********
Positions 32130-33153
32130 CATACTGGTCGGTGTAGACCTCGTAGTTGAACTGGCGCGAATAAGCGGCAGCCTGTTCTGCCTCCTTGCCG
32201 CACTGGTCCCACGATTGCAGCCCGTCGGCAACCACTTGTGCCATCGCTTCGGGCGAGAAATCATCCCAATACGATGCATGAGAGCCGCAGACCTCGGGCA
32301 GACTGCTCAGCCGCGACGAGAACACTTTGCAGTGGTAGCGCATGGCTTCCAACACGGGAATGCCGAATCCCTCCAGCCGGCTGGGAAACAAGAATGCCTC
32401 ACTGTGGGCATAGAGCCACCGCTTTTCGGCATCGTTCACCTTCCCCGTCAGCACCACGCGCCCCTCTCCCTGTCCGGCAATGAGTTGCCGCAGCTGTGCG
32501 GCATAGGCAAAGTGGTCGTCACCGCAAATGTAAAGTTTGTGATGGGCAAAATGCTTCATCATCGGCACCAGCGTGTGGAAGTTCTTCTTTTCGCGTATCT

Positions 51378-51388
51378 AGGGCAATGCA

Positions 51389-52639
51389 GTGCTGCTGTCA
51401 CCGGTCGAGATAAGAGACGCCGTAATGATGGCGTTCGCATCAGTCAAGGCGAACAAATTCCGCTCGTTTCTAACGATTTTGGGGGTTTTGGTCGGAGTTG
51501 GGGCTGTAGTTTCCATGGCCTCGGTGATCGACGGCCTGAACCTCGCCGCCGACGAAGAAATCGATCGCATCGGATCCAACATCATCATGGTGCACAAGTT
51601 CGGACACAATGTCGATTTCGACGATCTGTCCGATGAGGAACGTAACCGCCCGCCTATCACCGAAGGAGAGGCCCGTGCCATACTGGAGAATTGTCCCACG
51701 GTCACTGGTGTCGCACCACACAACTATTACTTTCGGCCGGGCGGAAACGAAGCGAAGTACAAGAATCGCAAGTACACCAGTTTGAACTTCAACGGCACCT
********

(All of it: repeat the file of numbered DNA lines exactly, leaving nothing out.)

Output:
Positions 32130-33153
32130 CATACTGGTCGGTGTAGACCTCGTAGTTGAACTGGCGCGAATAAGCGGCAGCCTGTTCTGCCTCCTTGCCG
32201 CACTGGTCCCACGATTGCAGCCCGTCGGCAACCACTTGTGCCATCGCTTCGGGCGAGAAATCATCCCAATACGATGCATGAGAGCCGCAGACCTCGGGCA
32301 GACTGCTCAGCCGCGACGAGAACACTTTGCAGTGGTAGCGCATGGCTTCCAACACGGGAATGCCGAATCCCTCCAGCCGGCTGGGAAACAAGAATGCCTC
32401 ACTGTGGGCATAGAGCCACCGCTTTTCGGCATCGTTCACCTTCCCCGTCAGCACCACGCGCCCCTCTCCCTGTCCGGCAATGAGTTGCCGCAGCTGTGCG
32501 GCATAGGCAAAGTGGTCGTCACCGCAAATGTAAAGTTTGTGATGGGCAAAATGCTTCATCATCGGCACCAGCGTGTGGAAGTTCTTCTTTTCGCGTATCT

Positions 51378-51388
51378 AGGGCAATGCA

Positions 51389-52639
51389 GTGCTGCTGTCA
51401 CCGGTCGAGATAAGAGACGCCGTAATGATGGCGTTCGCATCAGTCAAGGCGAACAAATTCCGCTCGTTTCTAACGATTTTGGGGGTTTTGGTCGGAGTTG
51501 GGGCTGTAGTTTCCATGGCCTCGGTGATCGACGGCCTGAACCTCGCCGCCGACGAAGAAATCGATCGCATCGGATCCAACATCATCATGGTGCACAAGTT
51601 CGGACACAATGTCGATTTCGACGATCTGTCCGATGAGGAACGTAACCGCCCGCCTATCACCGAAGGAGAGGCCCGTGCCATACTGGAGAATTGTCCCACG
51701 GTCACTGGTGTCGCACCACACAACTATTACTTTCGGCCGGGCGGAAACGAAGCGAAGTACAAGAATCGCAAGTACACCAGTTTGAACTTCAACGGCACCT